A number of similarly successful installations of this type have been made, both by myself and on my recommendation. All of them are used for 32 foot as well as 16 foot reproduction. At the time of writing, the most recent was installed in 2003 in the loft hatch of the stairwell in an ordinary two storey house. It uses a single 450 mm (18 inch) Omega Pro 18 loudspeaker unit by Eminence, driven by a modest 60 watt amplifier. This one causes much rattling of adjacent doors on certain notes in the 32 foot octave but, as the owner rightly observes, it demonstrates the amount of power that is being radiated, and he regards it as no more objectionable than the similar effects which occur in a cathedral! He reduces the rattling problem by simply opening all of the doors before commencing to play. Currently I use a similar system myself (Figure 7).
Figure 7. My current installation using an Eminence 18 inch Omega Pro loudspeaker
The effectiveness of the ceiling as a loudspeaker baffle depends on the rigidity of its construction, and all of the foregoing relates to the form of construction for suspended ceilings in modern domestic buildings which comply with the Building Regulations in the UK. These lay down minimum dimensions for ceiling joists, their maximum allowable separations and other parameters such as the maximum permitted span without intermediate supports. It happens that suspended ceilings constructed in this way are well rigid enough to satisfy the acoustic requirements of a low frequency baffle, as the measurements in Figure 6 show. However if the ceiling you are intending to use is not constructed in this manner it is possible the results may not be as satisfactory. In these circumstances, another method of creating a suitable baffle is to mount the speakers in a wall separating one room from another. Commonly such walls will be studwork partitions, thereby reducing the labour involved, and while acoustically less attractive than a solid wall of brick or blocks, they would probably be at least as effective as the ceiling mounted system. Alternatively doors or cupboards/closets could even be tried, as Beranek suggested.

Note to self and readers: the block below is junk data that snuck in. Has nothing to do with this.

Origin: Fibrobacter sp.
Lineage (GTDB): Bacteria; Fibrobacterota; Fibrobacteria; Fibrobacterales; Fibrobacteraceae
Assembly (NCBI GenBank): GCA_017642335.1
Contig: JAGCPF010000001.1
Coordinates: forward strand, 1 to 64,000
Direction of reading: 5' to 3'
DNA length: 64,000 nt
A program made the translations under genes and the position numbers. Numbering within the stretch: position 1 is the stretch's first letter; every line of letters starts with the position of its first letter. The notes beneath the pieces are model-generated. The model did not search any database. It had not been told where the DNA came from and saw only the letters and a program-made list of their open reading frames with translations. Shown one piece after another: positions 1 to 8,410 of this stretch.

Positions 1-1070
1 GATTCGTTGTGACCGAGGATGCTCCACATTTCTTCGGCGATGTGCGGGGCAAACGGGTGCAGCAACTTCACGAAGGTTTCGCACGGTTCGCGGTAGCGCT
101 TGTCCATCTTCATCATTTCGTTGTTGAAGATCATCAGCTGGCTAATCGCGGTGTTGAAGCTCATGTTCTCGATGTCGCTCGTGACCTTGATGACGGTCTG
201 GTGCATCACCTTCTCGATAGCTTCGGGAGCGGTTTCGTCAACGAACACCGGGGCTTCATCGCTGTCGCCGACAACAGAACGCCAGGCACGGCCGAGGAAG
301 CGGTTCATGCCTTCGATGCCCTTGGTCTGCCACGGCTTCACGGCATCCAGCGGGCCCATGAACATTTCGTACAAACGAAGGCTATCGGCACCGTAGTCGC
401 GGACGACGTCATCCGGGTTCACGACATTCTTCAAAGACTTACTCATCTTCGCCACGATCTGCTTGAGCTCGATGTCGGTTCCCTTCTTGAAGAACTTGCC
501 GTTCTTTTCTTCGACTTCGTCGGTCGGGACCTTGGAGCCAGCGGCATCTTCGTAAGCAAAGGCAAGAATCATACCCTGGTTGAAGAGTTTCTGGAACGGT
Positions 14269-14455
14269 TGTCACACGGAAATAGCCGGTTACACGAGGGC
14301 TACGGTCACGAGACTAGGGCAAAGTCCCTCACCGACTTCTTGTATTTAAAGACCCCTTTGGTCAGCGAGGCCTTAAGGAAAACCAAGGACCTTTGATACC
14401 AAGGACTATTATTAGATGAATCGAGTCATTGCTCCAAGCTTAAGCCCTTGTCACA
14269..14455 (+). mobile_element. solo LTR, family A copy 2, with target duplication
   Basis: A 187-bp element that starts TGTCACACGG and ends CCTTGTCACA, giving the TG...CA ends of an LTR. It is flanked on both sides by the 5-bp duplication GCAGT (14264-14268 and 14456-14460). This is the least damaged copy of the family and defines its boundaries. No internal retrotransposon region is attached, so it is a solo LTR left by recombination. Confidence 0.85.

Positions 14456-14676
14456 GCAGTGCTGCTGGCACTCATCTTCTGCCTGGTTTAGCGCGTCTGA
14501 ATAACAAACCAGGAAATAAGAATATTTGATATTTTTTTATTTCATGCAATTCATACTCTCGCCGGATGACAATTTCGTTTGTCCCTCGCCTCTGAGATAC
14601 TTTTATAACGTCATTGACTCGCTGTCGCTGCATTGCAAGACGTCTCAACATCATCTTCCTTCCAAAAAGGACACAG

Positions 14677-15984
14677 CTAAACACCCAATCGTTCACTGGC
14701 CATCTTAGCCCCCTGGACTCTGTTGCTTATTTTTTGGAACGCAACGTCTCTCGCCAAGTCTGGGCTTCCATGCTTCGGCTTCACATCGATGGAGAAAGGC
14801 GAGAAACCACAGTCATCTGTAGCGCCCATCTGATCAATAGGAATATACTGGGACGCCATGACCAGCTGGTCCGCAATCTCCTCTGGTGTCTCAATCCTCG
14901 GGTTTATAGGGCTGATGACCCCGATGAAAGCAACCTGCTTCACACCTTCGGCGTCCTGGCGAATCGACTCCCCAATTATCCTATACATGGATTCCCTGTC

While at first sight these techniques may sound crazy, it has been the object of this article to show that nature demands extreme methods for the reproduction of extreme bass. The methods described seem no more outrageous than (for example) the folded concrete horns employed by other of the cognoscenti! Anyone who claims that the same results can be obtained from acoustically small structures must also reflect on why 32 foot organ pipes have to be 32 feet long.